Stephen Booth is co-director of the think tank Open Europe, where he has written on topics such as Britain’s European Union membership, EU regulation, and justice and aid policies. Before participating in a panel on what Britain owes Europe, Booth visited the Zócalo green room to share why he found a class on logic so hard, the strangest line of argument he’s heard in the debate around whether Britain should leave the EU, and the last app he downloaded to his phone.
What did you have for breakfast today?
You studied political science as an undergrad. What class was the hardest for you?
I also studied philosophy. I found philosophy the hardest. I think logic in particular was quite difficult, mainly because I didn’t attend all the lectures.
How do you react when you are embarrassed?
Probably in a very British way: I turn red and get flustered.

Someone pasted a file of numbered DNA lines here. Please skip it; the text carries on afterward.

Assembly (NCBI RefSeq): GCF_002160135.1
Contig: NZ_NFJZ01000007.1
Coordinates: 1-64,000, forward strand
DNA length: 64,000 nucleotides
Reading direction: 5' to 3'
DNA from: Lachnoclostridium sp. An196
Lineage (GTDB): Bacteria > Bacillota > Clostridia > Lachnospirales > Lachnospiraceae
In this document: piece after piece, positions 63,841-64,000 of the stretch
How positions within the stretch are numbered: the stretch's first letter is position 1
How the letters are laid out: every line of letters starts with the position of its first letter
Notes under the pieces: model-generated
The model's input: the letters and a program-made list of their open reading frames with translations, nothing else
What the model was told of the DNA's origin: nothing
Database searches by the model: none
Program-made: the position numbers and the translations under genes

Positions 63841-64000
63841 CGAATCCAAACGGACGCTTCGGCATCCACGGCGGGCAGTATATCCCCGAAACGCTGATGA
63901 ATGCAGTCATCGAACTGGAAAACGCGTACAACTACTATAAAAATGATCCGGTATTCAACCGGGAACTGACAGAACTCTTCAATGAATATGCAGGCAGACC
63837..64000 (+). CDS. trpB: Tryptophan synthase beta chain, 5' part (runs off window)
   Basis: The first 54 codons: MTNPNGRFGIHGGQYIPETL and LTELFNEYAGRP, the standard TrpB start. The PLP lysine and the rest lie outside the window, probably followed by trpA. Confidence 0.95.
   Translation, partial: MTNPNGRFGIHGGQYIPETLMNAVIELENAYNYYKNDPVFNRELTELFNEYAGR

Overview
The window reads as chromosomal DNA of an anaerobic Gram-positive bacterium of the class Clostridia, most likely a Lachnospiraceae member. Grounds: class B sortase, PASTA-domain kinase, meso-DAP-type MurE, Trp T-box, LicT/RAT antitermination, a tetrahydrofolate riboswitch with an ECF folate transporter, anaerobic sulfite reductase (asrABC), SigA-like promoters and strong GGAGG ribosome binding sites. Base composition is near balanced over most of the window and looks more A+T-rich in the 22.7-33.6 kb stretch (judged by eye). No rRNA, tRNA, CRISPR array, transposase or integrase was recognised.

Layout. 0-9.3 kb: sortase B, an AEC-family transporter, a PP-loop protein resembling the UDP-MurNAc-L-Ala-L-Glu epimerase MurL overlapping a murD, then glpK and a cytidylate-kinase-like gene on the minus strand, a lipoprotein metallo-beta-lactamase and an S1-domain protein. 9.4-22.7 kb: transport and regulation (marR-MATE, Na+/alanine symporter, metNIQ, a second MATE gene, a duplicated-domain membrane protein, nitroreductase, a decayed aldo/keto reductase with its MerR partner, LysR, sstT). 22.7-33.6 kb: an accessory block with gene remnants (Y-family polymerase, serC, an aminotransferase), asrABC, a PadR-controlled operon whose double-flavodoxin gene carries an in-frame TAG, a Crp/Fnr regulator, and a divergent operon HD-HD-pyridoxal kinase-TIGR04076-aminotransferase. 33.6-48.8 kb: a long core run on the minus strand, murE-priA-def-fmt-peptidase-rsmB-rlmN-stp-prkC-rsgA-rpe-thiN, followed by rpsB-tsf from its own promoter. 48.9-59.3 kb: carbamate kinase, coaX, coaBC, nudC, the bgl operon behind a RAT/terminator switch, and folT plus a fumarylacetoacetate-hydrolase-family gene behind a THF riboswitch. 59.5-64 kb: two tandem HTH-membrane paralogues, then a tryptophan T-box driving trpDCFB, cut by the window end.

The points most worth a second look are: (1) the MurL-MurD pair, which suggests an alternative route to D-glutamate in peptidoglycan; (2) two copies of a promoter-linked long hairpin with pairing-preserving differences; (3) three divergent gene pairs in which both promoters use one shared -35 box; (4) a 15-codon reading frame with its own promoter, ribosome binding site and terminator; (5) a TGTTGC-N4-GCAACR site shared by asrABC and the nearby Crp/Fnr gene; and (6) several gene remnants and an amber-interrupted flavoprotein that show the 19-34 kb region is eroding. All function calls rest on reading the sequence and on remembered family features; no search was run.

What relaxes you?
The countryside, music.
If you didn’t live in London, where would you live?
Brighton. I studied there and it’s a good place. There’s the seaside and good pubs.
What’s your biggest pet peeve?
Dunno. I like to think of myself as fairly easygoing.
What is the strangest line of argument that you’ve encountered in the debate around “Brexit” (whether Britain should leave the EU)?
The strangest for those arguing for Brexit is in one breath they argue things will stay the same, but also they want things to change. What are they asking people to vote for? Are they asking for people to vote for the same, that Britain can leave and not change? Or should we leave because we want to change our relationship? Obviously not everything will change, but some things might change. People want to know what the trade-offs are going to be.
Where would we find you at 9:00 p.m. on a typical Friday night?
Either in the pub or on the sofa.
What’s the first line of your obituary?
I have no idea. “He died happy.”
What was the last app you added to your phone?
I think it was one that tells you what wine you’re drinking when you take a picture of the label. It tells you its provenance.